MYTH: Meat is the Only Protein Source.

PBIf you spend a lot of time lifting weights, you know the importance of fueling your body. But most exercise enthusiasts don’t know that eating hoards of meat isn’t necessary to reach your daily protein targets.

It’s true that meat is rich in protein. A chicken breast, for example, contains about 36 grams of protein. A hamburger patty has 28 grams. A serving of tuna can have up to 40 grams. The numbers are certainly impressive, but meat products aren’t the only source of protein. And the truth is, most of us could improve our health and longevity by reducing red meat consumption.

So let’s explore some other protein sources.

Not to be outdone, a cup of roasted peanuts has 35 grams of protein. A cup of cottage cheese has 26 grams. Eggs have 6 grams of protein each. Lentils have 18 grams of protein per cup. And a cup of oatmeal mixed with peanut butter and hemp seeds has 25 grams.

And that’s just getting started.

In actuality, a diet that includes beans, nuts, whole grains and even vegetables is rich in protein. Sure, a chicken breast for dinner or a serving of fish can help – but it’s certainly not necessary (or advisable) to consume a massive steak or 10 cheeseburgers a day.

Keep your diet lean, colorful and balanced!

About Davey Wavey

Davey Wavey is a certified personal trainer and YouTube sensation with more than 100 million video views. For Davey's fitness tips and secrets, sign up for his free monthly newsletter - or download any of his affordable and effective workout programs.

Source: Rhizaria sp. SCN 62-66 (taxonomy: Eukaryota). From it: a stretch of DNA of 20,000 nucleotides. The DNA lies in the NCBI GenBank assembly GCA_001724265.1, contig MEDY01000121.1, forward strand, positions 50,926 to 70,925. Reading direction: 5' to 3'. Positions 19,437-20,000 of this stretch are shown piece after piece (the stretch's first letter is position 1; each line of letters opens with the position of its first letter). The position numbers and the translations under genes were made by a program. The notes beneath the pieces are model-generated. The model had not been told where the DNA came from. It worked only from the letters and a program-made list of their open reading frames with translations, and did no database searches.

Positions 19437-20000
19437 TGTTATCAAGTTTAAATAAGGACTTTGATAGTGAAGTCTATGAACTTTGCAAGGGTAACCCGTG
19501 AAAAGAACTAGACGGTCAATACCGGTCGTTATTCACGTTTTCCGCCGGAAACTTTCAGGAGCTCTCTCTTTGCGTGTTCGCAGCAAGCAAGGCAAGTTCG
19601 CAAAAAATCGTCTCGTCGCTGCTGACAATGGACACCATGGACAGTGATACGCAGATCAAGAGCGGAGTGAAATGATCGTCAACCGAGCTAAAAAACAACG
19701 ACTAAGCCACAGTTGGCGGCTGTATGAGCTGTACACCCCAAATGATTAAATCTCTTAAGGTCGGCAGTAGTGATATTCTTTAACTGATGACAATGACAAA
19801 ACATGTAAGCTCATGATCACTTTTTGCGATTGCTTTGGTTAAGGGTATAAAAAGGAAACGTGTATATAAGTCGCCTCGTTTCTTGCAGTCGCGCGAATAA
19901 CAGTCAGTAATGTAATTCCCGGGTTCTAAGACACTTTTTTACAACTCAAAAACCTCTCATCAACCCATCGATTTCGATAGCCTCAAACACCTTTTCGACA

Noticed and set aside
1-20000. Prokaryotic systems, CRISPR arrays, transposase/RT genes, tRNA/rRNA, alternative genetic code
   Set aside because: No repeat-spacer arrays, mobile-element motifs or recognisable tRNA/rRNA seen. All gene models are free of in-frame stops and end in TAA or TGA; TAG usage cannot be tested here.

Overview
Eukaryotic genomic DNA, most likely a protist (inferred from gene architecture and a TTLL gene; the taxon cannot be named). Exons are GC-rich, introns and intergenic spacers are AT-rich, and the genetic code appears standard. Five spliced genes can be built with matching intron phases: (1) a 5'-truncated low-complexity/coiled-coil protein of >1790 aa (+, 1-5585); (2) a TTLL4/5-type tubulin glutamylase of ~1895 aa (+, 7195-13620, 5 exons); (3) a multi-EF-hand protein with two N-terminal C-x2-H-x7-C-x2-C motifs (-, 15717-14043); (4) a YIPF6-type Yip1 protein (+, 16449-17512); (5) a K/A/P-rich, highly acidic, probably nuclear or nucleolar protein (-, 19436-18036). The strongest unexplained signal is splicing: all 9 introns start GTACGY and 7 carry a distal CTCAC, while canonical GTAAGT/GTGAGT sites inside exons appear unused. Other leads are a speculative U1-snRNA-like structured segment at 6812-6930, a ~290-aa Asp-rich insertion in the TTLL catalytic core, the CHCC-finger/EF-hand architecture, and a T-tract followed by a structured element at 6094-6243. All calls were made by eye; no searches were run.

Comments

  1. Great post, Davey, but I feel like you are exaggerating some of these numbers. In most cases, a serving of chicken breast has less than 30g of protein, while a serving of cottage cheese offers less than 20g.

  2. I’m a longtime vegetarian, and a very fit one. My protein is primarily from soy milk, tofu, tempeh and protein powder.

  3. Your body can only absorb a certain amount of protein at a time. Protein is made up of amino acids and the body cannot store those that aren’t used straight away. The rest get broken down into urea (the stuff that makes wee yellow, hence the name urea – urine). Because of this, if you’re trying to increase your intake of protein then you must spread it throughout the day having protein at breakfast lunch and dinner. It would be a very unhealthy, and frankly stupid, option to eat meat, particularly those high in fat, three times a day, so naturally occurring proteins in dairy and other sources are wisely consumed instead.

  4. Benjamin Morrison says:

    Thanks for mentioning hemp! Along with a very complete amino acid profile and being VERY bio-available, it contains essential fatty acids for cardiovascular/skin/neurological health!

  5. Chocolate milk is my choice source of protein after a good workout.

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